“My Favorite Murder” — Ambrose Bierce
Having murdered my mother under circumstances of singular atrocity, I was arrested and put upon my trial, which lasted seven years. In charging the jury, the judge of the Court of Acquittal remarked that it was one of the most ghastly crimes that he had ever been called upon to explain away.
At this, my attorney rose and said:
“May it please your Honor, crimes are ghastly or agreeable only by comparison. If you were familiar with the details of my client’s previous murder of his uncle you would discern in his later offense (if offense it may be called) something in the nature of tender forbearance and filial consideration for the feelings of the victim. The appalling ferocity of the former assassination was indeed inconsistent with any hypothesis but that of guilt; and had it not been for the fact that the honorable judge before whom he was tried was the president of a life insurance company that took risks on hanging, and in which my client held a policy, it is hard to see how he could decently have been acquitted. If your Honor would like to hear about it for instruction and guidance of your Honor’s mind, this unfortunate man, my client, will consent to give himself the pain of relating it under oath.”
The district attorney said: “Your Honor, I object. Such a statement would be in the nature of evidence, and the testimony in this case is closed. The prisoner’s statement should have been introduced three years ago, in the spring of 1881.”
“In a statutory sense,” said the judge, “you are right, and in the Court of Objections and Technicalities you would get a ruling in your favor. But not in a Court of Acquittal. The objection is overruled.”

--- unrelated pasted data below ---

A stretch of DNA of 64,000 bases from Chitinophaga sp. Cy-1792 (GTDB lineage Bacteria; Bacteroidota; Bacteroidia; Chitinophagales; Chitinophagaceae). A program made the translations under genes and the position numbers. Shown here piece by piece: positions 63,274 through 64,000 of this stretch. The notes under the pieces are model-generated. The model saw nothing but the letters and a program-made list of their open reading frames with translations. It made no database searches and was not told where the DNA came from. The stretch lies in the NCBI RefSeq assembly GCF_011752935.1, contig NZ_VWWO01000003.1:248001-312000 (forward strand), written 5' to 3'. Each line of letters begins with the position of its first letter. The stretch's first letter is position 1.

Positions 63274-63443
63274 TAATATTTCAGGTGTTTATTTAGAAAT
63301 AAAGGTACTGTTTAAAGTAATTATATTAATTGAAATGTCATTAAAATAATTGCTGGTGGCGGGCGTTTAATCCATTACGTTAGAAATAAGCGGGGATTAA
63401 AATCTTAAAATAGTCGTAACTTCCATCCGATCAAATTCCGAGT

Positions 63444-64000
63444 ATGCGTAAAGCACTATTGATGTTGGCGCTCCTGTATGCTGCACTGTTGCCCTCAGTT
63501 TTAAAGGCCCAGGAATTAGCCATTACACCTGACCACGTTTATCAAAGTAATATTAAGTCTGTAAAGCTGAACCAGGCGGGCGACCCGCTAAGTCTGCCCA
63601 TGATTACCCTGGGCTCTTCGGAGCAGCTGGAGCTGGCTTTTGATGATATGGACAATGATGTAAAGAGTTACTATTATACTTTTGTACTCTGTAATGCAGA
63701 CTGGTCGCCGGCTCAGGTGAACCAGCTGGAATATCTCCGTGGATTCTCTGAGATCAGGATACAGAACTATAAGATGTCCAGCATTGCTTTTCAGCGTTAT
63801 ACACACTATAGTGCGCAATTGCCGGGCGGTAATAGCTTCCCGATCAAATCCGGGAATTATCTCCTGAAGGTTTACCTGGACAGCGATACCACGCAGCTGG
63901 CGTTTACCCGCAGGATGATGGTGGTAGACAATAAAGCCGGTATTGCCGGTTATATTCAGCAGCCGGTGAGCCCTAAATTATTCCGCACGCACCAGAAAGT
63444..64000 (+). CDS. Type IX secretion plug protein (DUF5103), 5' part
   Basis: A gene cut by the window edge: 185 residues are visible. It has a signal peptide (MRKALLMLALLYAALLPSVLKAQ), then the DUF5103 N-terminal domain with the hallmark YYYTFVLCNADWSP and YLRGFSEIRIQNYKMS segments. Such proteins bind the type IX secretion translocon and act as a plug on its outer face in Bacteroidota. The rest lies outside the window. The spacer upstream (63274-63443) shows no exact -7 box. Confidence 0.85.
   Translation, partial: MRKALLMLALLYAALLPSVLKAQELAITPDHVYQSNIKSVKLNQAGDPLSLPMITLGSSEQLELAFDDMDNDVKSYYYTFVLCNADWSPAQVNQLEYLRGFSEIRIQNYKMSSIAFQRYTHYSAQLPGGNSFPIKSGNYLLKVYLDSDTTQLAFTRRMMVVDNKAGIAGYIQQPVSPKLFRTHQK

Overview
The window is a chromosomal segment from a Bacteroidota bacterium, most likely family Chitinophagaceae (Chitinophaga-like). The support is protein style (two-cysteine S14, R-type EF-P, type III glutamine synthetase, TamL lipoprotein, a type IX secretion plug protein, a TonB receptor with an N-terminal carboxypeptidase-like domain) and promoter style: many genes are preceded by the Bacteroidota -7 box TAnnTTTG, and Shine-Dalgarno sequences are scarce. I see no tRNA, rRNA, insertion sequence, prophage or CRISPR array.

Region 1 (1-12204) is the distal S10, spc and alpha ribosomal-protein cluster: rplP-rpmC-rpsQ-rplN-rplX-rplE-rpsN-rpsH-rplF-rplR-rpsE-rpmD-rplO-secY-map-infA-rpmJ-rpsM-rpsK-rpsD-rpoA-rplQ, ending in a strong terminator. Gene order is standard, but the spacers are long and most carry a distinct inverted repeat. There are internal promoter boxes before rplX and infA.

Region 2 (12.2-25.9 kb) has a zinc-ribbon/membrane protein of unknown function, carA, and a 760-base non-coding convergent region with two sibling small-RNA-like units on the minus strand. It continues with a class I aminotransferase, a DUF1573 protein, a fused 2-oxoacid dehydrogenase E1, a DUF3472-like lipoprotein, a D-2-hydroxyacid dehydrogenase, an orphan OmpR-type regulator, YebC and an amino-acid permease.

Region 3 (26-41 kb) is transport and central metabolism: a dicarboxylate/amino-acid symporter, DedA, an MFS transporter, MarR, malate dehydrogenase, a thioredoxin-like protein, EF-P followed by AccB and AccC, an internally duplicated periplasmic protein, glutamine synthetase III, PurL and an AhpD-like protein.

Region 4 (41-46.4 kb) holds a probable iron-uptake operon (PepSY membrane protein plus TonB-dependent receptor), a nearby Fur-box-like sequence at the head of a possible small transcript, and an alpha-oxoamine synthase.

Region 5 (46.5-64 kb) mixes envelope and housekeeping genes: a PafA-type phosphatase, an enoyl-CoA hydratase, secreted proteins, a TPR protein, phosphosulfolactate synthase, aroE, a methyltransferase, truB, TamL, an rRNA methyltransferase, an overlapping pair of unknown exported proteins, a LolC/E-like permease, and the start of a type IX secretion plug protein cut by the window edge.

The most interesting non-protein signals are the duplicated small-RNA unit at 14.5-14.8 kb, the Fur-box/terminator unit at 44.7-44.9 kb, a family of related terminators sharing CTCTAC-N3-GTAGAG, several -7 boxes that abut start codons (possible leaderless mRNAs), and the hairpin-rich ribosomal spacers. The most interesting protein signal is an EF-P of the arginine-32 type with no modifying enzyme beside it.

“I except,” said the district attorney.
“You cannot do that,” the judge said. “I must remind you that in order to take an exception you must first get this case transferred for a time to the Court of Exceptions on a formal motion duly supported by affidavits. A motion to that effect by your predecessor in office was denied by me during the first year of this trial. Mr. Clerk, swear the prisoner.”
The customary oath having been administered, I made the following statement, which impressed the judge with so strong a sense of the comparative triviality of the offense for which I was on trial that he made no further search for mitigating circumstances, but simply instructed the jury to acquit, and I left the court, without a stain upon my reputation:
“I was born in 1856 in Kalamakee, Mich., of honest and reputable parents, one of whom Heaven has mercifully spared to comfort me in my later years. In 1867 the family came to California and settled near Nigger Head, where my father opened a road agency and prospered beyond the dreams of avarice. He was a reticent, saturnine man then, though his increasing years have now somewhat relaxed the austerity of his disposition, and I believe that nothing but his memory of the sad event for which I am now on trial prevents him from manifesting a genuine hilarity. Continue reading ““My Favorite Murder” — Ambrose Bierce”